The Golden Rule: "He who has the gold makes the rules."
After watching The Inside Job, I felt angry, but really was not all that surprised that the top dogs of the banking firms creating these loopholes for their own gain at the public's expense; to take it a step further they were able to do it with much of the Congress' backing. However, this idea of the elite bankers is far from anything new, since they have been in control pretty much since the signing of The Federal Reserve Act (1913). The signing of the bill by - which upon his being elected into office was turned into law - Woodrow Wilson's signing of this bill included the likes of: J.P. Morgan, John D. Rockefeller, Paul Warburg... just to name a few, which took place at Morgan's private estate on Jekyll Island - located off of the southern Georgia coastline. The signing of the bill did not go without a price; the bankers pumped the would-be president's campaign in exchange for the signing - and passing of the bill into law once Wilson was elected - of The Federal Reserve Act, putting forth a centralized bank as a means of currency for our nation, in a borrow/take system. Let us fast-forward 95 years; past the Great Depression, the Savings and Loan Crisis, and Enron...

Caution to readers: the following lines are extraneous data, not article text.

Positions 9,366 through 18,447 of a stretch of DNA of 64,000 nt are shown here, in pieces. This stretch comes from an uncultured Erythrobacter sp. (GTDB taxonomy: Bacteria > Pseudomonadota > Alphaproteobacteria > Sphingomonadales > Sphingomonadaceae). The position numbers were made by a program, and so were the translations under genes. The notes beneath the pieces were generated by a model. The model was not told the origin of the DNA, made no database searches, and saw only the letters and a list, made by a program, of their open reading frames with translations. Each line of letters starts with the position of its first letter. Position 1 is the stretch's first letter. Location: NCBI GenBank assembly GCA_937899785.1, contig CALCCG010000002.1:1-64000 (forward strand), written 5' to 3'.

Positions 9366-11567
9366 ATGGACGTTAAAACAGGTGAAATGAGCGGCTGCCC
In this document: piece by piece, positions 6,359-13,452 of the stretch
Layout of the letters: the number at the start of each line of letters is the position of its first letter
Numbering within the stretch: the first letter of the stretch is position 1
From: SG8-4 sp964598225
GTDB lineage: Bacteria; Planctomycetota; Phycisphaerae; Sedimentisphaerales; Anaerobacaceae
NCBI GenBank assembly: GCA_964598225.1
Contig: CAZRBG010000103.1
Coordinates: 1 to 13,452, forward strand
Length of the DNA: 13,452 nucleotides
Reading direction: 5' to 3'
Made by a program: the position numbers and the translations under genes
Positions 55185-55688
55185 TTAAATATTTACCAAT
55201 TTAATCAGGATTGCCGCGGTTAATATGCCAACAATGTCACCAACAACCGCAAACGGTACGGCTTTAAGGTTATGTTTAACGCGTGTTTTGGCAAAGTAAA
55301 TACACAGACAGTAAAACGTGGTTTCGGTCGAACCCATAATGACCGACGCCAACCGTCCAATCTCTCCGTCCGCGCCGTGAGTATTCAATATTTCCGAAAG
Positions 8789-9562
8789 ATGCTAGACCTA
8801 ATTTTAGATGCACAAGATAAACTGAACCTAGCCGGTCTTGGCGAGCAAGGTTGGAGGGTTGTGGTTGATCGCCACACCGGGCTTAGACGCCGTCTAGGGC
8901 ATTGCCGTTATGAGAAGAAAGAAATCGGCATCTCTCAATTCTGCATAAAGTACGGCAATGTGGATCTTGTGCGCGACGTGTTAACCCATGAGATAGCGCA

At this time, I would just like to pose one question: Should it be "right" for bankers to manipulate the rules for their own greed and private gain at the expense of the public?
I mean, they did create a loophole that would not allow them to take any losses should their money-making schemes fail. (i.e. Selling the CDOs to private investors with AAA credit ratings, knowing that these CDOs were sub-prime and destined to fail.) Also, they have had Washington in their back pockets - which enabled them to overturn old laws - which stemmed the deregulation of their systems in place. Andrew Sheng stated, "They had large private gains at public loss." Therefore, with the new law that promote the deregulation of how the banking systems make their money, AND the loophole put into place to enable the bankers to take excessive risks with minimal losses (or in some cases, next to none), then the answer to my first question would be absolutely not! My hat tips to those who have become successful (honestly), but to build wealth from assets that "lesser class" people work hard to get - in my eyes - is absolutely disgusting. These people were already rich. So why build wealth - that is already available at these bankers' disposals - off of taking from those who have less? A: Selfish and merciless greed.